The Bridgeport farmers market features a slew of local and regional favorites, from crafts to live music to farm fresh vegetables, eggs and meat, but one tent in particular brings the mission of the market to Harrison County’s youngest citizens.
The market’s Power of Produce (POP) Club, created in June, allows area children to visit the market and purchase produce of their choice from a special tent using tokens provided for them by the market. Kids can spend their two tokens each week or save for something bigger, but each is given the chance to learn from volunteers how to cook and prepare food from what they’ve purchased. It’s something Debbie Workman, treasurer for the market’s board, said has really taken off — more than 300 kids have joined Bridgeport’s POP Club, which is free to any child in the county.
“Our market runs from May to October, every Sunday from 10 a.m. to 2 p.m. We’ve kind of become like a festival every single Sunday — people come, they buy their local food, they hang out and have brunch, they listen to music, they watch chef demonstrations,” she said. “Last year, we found out through social media about a farmer’s market in Oregon that was doing the POP Club and thought, ‘Wow, we could do this.’”
The Bridgeport market needed money for the program, of course, and so Workman approached a new and innovative statewide network for funding — Try This!, launched two years ago as a collaborative effort among West Virginia community agencies to combat the state’s obesity epidemic, awarded more than $100,000 in grants this year to 57 healthy living projects across the state.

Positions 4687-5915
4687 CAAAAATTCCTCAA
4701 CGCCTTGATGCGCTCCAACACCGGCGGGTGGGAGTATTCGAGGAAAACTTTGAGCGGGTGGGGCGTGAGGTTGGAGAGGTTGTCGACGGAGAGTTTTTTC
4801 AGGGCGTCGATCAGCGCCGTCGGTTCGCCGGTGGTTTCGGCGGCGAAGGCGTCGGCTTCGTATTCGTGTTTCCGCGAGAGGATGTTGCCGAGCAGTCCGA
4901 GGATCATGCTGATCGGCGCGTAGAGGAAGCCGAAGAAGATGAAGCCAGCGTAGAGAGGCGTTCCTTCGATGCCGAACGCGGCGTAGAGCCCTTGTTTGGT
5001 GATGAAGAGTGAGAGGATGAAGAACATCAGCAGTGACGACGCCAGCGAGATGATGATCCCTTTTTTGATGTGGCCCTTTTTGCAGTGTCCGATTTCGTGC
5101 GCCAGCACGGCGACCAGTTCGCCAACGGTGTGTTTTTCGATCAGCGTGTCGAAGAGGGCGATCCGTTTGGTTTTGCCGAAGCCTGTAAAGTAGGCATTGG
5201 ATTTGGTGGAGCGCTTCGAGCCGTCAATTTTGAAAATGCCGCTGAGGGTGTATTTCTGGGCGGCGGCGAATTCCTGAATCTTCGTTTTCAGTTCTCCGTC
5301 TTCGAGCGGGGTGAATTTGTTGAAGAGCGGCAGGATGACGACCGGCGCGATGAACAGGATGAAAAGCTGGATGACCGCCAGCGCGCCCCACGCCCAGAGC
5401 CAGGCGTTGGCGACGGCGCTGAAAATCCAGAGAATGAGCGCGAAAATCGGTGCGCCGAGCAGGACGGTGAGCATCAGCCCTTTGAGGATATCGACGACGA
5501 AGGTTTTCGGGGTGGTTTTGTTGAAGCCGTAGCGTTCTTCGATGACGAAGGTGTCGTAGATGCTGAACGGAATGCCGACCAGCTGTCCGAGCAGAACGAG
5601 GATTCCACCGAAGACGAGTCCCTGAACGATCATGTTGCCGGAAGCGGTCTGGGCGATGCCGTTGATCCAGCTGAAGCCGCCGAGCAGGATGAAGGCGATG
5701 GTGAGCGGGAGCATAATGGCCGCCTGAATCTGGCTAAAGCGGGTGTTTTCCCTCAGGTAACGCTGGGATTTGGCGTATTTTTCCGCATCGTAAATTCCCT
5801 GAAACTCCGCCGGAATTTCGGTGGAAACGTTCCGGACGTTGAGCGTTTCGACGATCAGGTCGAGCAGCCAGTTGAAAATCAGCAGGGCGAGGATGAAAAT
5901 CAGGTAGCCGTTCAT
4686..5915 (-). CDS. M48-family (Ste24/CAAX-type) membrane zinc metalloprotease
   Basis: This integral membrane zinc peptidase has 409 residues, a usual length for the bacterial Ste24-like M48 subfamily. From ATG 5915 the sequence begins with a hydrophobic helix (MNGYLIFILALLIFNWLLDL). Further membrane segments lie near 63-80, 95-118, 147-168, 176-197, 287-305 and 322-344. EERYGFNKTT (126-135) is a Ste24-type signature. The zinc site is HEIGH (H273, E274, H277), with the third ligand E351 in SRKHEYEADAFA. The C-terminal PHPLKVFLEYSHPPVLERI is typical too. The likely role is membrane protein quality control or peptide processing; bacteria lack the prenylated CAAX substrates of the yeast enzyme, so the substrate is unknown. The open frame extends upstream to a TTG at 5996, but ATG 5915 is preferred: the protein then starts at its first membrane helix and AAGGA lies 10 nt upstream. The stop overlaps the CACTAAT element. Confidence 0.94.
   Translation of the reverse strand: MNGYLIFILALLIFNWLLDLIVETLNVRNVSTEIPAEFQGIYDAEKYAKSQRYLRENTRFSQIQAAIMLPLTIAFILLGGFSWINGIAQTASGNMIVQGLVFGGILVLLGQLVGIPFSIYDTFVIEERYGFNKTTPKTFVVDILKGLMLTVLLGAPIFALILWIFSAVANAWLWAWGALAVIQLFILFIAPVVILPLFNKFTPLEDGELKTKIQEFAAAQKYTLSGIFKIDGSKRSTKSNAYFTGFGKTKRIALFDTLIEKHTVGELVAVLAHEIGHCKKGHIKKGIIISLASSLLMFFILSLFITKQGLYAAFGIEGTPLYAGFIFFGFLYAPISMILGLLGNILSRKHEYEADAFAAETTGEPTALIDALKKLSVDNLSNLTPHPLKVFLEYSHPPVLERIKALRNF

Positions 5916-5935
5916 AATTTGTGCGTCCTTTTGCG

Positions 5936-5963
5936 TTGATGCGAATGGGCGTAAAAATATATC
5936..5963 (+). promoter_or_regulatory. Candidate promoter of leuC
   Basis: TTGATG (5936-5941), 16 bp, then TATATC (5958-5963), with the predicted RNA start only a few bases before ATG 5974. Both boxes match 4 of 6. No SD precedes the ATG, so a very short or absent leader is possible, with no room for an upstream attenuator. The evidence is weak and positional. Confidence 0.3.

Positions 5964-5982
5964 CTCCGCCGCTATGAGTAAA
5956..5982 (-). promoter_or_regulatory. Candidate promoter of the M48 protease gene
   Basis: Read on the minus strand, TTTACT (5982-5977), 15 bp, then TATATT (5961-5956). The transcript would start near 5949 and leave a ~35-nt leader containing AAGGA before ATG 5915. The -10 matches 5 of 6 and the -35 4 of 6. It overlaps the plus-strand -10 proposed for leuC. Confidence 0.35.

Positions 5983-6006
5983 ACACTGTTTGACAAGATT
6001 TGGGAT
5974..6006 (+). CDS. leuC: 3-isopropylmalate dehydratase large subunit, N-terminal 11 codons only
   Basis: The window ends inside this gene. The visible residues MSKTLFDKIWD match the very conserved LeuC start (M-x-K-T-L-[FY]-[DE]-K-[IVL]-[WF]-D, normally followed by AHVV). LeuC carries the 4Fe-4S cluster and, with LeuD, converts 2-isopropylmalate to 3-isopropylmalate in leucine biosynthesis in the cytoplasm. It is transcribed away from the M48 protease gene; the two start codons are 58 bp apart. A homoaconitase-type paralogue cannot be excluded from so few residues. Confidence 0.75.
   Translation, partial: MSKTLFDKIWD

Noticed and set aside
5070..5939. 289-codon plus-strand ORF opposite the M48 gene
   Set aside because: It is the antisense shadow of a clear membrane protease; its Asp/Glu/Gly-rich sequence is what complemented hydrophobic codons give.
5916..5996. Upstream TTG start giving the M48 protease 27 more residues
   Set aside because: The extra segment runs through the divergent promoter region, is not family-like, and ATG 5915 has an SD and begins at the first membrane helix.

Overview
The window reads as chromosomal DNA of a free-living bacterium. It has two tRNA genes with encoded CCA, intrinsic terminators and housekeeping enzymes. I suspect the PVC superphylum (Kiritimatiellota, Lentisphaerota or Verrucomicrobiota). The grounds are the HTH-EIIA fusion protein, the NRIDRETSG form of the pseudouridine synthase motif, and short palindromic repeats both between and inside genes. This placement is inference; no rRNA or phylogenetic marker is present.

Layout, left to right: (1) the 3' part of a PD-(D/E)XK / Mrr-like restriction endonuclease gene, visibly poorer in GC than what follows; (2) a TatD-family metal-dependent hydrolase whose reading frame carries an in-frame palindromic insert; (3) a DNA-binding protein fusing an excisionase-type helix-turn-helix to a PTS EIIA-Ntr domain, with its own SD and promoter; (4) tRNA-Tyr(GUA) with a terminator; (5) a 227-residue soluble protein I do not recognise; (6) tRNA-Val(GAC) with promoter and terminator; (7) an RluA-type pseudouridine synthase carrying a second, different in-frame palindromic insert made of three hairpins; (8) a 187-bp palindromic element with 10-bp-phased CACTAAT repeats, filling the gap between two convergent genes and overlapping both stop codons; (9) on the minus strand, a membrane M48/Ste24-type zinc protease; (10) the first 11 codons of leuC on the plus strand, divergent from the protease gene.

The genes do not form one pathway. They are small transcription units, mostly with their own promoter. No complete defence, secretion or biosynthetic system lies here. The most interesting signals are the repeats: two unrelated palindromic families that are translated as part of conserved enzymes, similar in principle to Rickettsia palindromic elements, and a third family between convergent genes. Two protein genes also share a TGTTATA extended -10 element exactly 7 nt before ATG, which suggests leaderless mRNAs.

The POP Club was one of them. Another, the “Toolbrary,” a project developed by Grow Ohio Valley in Wheeling, will create a traveling trailer of gardening tools — enough for 30 people — that can be scheduled and used by schools, nursing homes and other large community groups, according to Ken Peralta, executive director of Grow Ohio Valley.
“A lot of schools want to be doing school gardening, but they don’t have tools, so it seemed plain and simple to put together that had full sets of gardening tools people could use for gardening,” he said.
Like many other projects that have received a minigrant through Try This!, Peralta said Grow Ohio Valley was able to leverage the minigrant and receive additional funding. The teams that received the first round of minigrants from Try This! turned $82,000 in grants into projects worth more than $750,000, according to Kate Long, one of the founding partners of Try This!
“We’re starting post videos online, we’re having regional meetings, and we’re starting to do trainings on a community level to help them do multi-year healthy lifestyle planning,” Long said. “Up until now, West Virginia spent most of its health money treating diseases that could have been prevented — we spend 7 out of 10 of our dollars, according to a legislative study, treating obesity-related diseases that could have been prevented. Now it’s time to try to prevent those diseases. We know how, but it’s got to happen on the local level.”
The group’s website, www.trythiswv.com, features advice about hundreds of projects and hundreds of pictures of West Virginians creating healthy living projects in their communities. For more information on this year’s minigrant recipients, visit http://trythiswv.com/mini grants-minigrants.
Reach Lydia Nuzum at email@example.com, 304-348-5189 or follow @lydianuzum on Twitter.